Searching for John McPhee’s Secret Writing Tool

A book where you can enter “sport” and end up with “a diversion of the field” — this is in fact the opposite of what I’d known a dictionary to be. This is a book that transmutes plain words into language that’s finer and more vivid and sometimes more rare. No wonder John McPhee wrote with it by his side. No wonder he looked up words he knew, versus words he didn’t, in a ratio of “at least ninety-nine to one.”

Unfortunately, he never comes out and says exactly which dictionary he’s getting all this juice out of. But I was desperate to find it. What was this secret book, this dictionary so rich and alive that one of my favorite writers was using it to make heroic improvements to his writing?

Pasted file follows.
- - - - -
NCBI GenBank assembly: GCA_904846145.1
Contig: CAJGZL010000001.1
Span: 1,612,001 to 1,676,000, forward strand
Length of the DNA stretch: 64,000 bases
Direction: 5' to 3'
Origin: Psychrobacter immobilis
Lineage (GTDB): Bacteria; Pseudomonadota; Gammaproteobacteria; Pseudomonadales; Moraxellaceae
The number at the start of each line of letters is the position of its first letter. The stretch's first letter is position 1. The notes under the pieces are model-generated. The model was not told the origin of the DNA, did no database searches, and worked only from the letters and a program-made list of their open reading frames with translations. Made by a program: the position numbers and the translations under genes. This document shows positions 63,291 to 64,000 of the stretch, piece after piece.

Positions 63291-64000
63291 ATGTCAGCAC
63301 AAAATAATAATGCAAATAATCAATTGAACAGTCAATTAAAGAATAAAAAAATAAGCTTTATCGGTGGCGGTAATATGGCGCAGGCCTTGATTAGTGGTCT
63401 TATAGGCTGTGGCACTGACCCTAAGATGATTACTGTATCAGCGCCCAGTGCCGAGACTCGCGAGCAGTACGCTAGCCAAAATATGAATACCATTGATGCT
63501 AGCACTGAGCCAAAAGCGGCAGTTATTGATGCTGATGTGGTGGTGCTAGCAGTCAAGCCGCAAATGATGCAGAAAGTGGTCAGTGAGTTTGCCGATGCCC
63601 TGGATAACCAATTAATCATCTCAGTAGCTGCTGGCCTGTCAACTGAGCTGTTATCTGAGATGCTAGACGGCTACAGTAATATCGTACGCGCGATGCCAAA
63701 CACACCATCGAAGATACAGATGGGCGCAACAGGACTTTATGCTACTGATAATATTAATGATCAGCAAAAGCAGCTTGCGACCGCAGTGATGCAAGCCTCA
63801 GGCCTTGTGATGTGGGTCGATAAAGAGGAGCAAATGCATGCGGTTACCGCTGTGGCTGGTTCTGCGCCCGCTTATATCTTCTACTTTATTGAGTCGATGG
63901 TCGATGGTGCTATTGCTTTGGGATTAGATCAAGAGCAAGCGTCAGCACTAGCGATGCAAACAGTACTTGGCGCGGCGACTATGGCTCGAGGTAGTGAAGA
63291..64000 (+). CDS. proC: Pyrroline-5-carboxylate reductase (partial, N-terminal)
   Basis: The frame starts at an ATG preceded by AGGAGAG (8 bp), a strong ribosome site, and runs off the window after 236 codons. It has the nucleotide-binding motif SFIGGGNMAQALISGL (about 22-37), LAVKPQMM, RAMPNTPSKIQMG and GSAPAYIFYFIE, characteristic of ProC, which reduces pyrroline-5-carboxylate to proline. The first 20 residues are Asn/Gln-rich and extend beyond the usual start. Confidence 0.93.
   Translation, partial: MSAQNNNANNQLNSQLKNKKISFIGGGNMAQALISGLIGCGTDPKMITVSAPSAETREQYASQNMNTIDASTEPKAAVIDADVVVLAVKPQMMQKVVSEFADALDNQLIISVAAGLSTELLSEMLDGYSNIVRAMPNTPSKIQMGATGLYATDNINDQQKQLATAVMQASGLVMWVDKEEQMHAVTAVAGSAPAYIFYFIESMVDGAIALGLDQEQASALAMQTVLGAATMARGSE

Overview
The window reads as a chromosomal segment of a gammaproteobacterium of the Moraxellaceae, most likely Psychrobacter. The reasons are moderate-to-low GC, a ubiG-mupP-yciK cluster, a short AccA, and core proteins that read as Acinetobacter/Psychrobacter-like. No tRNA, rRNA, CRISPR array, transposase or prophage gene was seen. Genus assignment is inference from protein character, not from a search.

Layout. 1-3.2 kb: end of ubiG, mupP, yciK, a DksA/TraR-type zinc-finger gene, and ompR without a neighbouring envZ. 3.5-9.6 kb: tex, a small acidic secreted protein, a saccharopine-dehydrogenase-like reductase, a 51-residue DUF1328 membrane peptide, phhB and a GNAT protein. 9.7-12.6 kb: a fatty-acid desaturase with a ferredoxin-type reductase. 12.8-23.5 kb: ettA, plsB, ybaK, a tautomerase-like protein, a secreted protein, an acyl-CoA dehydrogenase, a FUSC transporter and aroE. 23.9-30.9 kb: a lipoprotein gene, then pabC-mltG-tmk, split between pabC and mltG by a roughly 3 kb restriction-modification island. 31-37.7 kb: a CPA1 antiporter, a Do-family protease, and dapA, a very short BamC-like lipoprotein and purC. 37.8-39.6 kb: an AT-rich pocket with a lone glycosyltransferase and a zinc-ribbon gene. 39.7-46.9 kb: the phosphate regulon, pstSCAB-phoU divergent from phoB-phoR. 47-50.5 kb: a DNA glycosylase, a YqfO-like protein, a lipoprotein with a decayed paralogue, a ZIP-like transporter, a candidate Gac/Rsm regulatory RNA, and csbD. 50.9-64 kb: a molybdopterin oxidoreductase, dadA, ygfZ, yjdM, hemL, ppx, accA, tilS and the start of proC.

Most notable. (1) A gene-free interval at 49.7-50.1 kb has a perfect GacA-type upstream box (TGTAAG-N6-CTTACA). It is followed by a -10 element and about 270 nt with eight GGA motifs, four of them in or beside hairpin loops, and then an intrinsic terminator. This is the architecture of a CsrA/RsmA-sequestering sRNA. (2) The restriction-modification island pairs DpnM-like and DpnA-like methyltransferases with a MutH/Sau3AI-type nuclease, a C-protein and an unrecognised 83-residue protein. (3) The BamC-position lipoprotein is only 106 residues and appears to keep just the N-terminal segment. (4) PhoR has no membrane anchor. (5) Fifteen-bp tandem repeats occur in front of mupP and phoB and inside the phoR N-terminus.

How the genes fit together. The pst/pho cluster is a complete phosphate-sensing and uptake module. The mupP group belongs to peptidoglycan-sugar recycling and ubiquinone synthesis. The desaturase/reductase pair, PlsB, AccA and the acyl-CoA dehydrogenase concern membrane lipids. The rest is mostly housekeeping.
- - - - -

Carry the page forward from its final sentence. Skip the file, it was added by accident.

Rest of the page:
I did a little sleuthing. It wasn’t so hard with the examples McPhee gives, and Google. He says, for instance, that in three years of research for a book about Alaska he’d forgotten to look up the word Arctic. He said that his dictionary gave him this: “Pertaining to, or situated under, the northern constellation called the Bear.”

And that turned out to be enough to find it.

James Somers on the power of a good dictionary.

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